Industry trade bodies have criticised proposed changes to the Financial Services Compensation Scheme (FSCS) sourcebook.
The Association of Independent Financial Advisers (AIFA) warned the proposed changes could encourage false claims and threaten further increased costs for the industry.
It has called for a delay to the rule changes to align them with the wider review of FSCS funding, which is expected to be published shortly.
Earlier this year, the FSA proposed the FSCS be permitted to compensate investors prior to investigating to confirm they have lost money.
It suggested the FSCS could make payouts to investors without assessing their eligibility where it was not ‘proportionate' to assess the case.
Policy director Chris Hannant said he was concerned with how the FSCS was evolving.
"The FSA has made clear statements that the scheme should be fair, affordable, durable, stable and based on affinity of activity. The current scheme fails to meet these goals for advisers.
"We are particularly concerned that relaxing the process by which consumers are able to seek compensation under the FSCS scheme will encourage fraudulent claims.
Alerted by claims management companies, consumers in the hope of a compensation payment could complain to Financial Ombudsman Service about policies they do not and have never held, Hannant said.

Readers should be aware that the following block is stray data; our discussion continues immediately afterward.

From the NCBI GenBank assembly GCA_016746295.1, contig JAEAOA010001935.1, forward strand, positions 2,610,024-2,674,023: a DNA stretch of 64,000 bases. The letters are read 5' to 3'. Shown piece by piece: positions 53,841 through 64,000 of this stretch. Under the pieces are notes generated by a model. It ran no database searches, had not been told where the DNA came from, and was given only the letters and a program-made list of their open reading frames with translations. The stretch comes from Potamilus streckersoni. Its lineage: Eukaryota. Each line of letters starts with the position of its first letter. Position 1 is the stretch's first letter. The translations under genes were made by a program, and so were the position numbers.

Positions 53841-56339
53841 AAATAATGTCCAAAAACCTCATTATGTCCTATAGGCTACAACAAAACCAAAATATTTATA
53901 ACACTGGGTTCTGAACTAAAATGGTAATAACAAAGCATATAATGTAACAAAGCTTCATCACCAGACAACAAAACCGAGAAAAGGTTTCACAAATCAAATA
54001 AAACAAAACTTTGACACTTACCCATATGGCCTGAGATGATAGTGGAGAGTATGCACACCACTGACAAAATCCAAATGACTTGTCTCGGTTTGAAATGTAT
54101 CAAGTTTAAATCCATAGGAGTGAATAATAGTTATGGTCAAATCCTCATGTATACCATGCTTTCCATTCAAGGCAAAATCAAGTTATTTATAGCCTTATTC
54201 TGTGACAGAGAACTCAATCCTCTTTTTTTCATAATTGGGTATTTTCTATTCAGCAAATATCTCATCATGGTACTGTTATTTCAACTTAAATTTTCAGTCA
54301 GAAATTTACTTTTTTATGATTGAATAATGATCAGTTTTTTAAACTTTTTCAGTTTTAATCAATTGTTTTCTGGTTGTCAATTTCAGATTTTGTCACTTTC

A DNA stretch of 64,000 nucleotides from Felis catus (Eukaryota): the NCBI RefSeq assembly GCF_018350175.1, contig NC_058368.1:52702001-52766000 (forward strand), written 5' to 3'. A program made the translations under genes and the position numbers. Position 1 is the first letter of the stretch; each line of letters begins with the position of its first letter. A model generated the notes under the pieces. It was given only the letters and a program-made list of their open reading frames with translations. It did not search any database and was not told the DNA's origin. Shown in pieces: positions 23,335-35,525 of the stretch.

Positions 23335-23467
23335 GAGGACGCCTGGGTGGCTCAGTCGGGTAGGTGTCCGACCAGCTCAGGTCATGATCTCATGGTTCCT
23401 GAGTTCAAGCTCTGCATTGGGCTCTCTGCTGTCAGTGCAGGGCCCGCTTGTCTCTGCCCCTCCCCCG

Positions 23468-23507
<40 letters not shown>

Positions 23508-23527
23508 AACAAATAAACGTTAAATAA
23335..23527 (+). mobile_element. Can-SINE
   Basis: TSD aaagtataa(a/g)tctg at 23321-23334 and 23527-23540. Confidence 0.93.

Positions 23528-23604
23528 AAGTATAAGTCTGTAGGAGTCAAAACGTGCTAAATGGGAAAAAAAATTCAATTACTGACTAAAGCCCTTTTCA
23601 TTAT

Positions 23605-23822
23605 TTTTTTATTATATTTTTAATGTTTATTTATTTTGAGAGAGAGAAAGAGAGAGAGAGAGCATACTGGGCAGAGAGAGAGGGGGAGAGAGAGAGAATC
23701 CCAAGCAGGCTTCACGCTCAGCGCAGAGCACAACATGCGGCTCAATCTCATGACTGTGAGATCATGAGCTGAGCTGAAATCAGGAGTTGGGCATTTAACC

The Investment Management Association (IMA) and the Association of Private Client Investment Managers and Stockbrokers (APCIMS) also criticised the plans.
Guy Sears, IMA director of wholesale, said: "We're disappointed to see that the bulk of the proposal concentrates on improving administrative processes within the FSCS at a time when the scheme rules need a complete overhaul.
"These areas should be suitably addressed under one extensive review to ensure the rules operate to provide protection, that the scheme secures appropriate funding and that consumers understand the nature and extent of any protection."
Ian Cornwall, APCIMS director of regulation, said the proposals appear to addressed "a limited number of ad hoc issues associated with the FSCS and it is unclear why it has been published now given a further consultation paper on the FSCS is due to be published shortly."
The FSA is due to provide feedback on all the responses to the consultation at the end of September 2012.
Partner Insight Video: Advisers have had to adapt to the changing investment landscape.
Investment trust savings scheme